!– Twitter Card data –> <!– Open Graph data –> <!– Schema.org markup for Google+ –>
Berlin State Opera Staatsoper Unter den Linden – ©Marcus Ebener
Is the Berlin State Opera (Staatsoper Unter den Linden) the best opera house in the world?
Many opera fans from Berlin would answer this question with "yes". In addition to the Staatsoper, Berlin also offers other state-financed opera houses, such as the Deutsche Oper and the Komische Oper. The Deutsche Oper was located in West Berlin (FRG), the Komische Oper and the Staatsoper were in East Berlin (GDR). As a result of the division, Berlin now has more music theatres than, for example, Madrid, Rome and London. The Staatsoper Unter den Linden was opened as early as 1742 and is thus older than the Brandenburg Gate.
After the house was almost completely destroyed in 1945, it was rebuilt between 1951 and 1955 under the architect Richard Paulick. On the 4th of September 1955, the building was ceremoniously reopened. Johannes R. Becher, then Minister of Culture of the GDR, said: »Berlin - the capital of our fatherland - has its State Opera again. [...] We are convinced that the house which we are handing over to the public at this hour is an all-German concern. (Source) But even before the opening there was a cultural-political conflict: the golden inscription at the entrance "King Frederick, Apollo and the Muses" was replaced by "Deutsche Staatsoper". Thereupon, the former conductor of the Staatsoper Erich Kleiber, who fled to South America in 1934 because of the National Socialists, wrote to the director: "For me this incident is a sad but certain symptom that, as in 1934, politics and propaganda will not stop at the door of this 'temple'. (Source) After he left Germany that same year because of the National Socialists, he decided in 1955 not to return as a conductor.
The construction of the Berlin Wall in 1961, and with it the separation of East and West Berlin, presented the Berlin State Opera with personnel problems. To solve these problems, musicians from other German orchestras, graduates from music and ballet schools, and soloists from Eastern Europe were hired. It was possible to maintain the good international reputation and to offer a broad repertoire of classical and romantic works as well as opera and ballet performances. The price for tickets was a maximum of 12 GDR Marks, which was relatively expensive compared to other cultural offers, such as cinema tickets for 5 GDR Marks.
Hall view Berlin State Opera Staatsoper Unter den Linden – ©Marcus Ebener
For half a century, the Berlin State Opera was shaped by dictatorships. During the Third Reich, Jewish musicians and singers were forced to leave the house. In the GDR they were monitored and excluded if they did not adapt to the political structures. Thus the Berlin State Opera was not free from the influence of the Ministry for State Security.
If an artist was not in line with the party line, the artist was possibly excluded or put on a »party course«. Special attention was paid to dancers who performed abroad since there was a high risk of escape from the republic. A dense network of informants was created. These ranged from visitors to the artistic director. These structures have already been scientifically researched. For example, the historian Ralf Stabel evaluated old Stasi documents and summarized them in the book: »IM ,Tänzer' - Der Tanz und die Staatssicherheit«.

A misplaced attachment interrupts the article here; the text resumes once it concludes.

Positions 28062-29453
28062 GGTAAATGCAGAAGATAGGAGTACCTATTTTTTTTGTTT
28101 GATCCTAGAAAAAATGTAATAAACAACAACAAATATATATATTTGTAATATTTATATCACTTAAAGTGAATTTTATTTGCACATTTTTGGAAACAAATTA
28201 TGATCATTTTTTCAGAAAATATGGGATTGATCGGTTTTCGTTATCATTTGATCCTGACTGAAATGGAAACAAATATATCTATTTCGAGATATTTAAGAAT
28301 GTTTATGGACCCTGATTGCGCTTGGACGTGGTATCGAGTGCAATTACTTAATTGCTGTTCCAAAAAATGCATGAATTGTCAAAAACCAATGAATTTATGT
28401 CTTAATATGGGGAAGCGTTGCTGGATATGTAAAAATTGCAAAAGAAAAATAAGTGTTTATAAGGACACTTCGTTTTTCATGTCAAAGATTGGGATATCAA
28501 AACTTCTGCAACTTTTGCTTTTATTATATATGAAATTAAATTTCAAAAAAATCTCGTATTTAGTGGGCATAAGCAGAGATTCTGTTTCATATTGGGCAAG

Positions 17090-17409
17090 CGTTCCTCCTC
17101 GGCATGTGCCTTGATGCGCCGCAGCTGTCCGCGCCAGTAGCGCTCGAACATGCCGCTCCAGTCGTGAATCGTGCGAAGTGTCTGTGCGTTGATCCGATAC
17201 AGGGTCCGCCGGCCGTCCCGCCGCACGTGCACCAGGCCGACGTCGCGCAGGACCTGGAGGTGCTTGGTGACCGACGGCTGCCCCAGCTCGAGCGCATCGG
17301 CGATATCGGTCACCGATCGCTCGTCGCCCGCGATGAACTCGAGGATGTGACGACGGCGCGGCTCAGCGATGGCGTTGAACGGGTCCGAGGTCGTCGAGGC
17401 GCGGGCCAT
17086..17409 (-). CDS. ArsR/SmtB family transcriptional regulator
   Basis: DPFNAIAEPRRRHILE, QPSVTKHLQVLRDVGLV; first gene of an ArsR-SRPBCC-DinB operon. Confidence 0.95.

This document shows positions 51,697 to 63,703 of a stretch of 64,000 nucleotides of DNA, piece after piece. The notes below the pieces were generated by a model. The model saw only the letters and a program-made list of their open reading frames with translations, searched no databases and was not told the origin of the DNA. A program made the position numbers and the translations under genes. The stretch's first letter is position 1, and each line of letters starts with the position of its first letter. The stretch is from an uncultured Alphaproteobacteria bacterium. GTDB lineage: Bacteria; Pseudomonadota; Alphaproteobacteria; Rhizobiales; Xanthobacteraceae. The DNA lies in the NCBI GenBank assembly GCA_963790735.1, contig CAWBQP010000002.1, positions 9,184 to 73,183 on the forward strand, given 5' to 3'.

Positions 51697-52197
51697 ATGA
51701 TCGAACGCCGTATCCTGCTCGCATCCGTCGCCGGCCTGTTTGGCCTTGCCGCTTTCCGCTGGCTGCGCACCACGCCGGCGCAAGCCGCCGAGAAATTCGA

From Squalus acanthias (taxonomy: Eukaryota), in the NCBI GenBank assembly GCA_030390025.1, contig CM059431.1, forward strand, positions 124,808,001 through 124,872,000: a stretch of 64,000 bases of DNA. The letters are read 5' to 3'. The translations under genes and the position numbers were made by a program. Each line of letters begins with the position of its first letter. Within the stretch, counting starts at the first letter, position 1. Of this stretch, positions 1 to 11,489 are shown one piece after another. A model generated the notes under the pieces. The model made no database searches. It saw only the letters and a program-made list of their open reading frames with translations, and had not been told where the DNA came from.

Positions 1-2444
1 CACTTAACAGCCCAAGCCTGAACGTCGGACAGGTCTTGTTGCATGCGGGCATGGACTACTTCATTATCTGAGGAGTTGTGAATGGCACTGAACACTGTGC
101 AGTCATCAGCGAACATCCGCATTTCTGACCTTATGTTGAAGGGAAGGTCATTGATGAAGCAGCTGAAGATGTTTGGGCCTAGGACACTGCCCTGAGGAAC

Today, 30 years after the end of the GDR, the opera house offers a varied programme for young and old. It ranges from orchestral pieces, ballet and dance performances to choral performances. In addition to numerous programmes for adults, there is also the »Young State Opera«, where young people present their own programme on stage. On the other hand, there are numerous children's concerts for the very young at Christmas time.
Since 2000, conductor Daniel Barenboim has been General Music Director for life and thus artistic director of the orchestra. As such he is responsible for the repertoire.
This includes classical and romantic works as well as modern pieces. At the latest since the renovation work (2010 to 2017), the historical architecture has been combined with the most modern stage technology.
Those who prefer classical music without singing can visit the Staatskapelle as an alternative. The Staatskapelle has resided at the Staatsoper since 1742. The Staatskapelle is one of the world's leading orchestras and has guest appearances in Europe, Asia and North and South America. Among the performances are symphonies by Schumann or Beethoven.
Apollosaal Berlin State Opera Staatsoper Unter den Linden – ©Marcus Ebener
Due to its central location in the centre of Berlin, a visit to the opera can be easily combined with other activities. For example, you can enjoy the Berlin air in the Lustgarten, have a coffee in the »Café Einstein« or visit the Museum Island.
In 2018, 235,000 visitors came to the Berlin State Opera for around 300 events. After a break due to COVID-19, the opera house is open again with its current programme.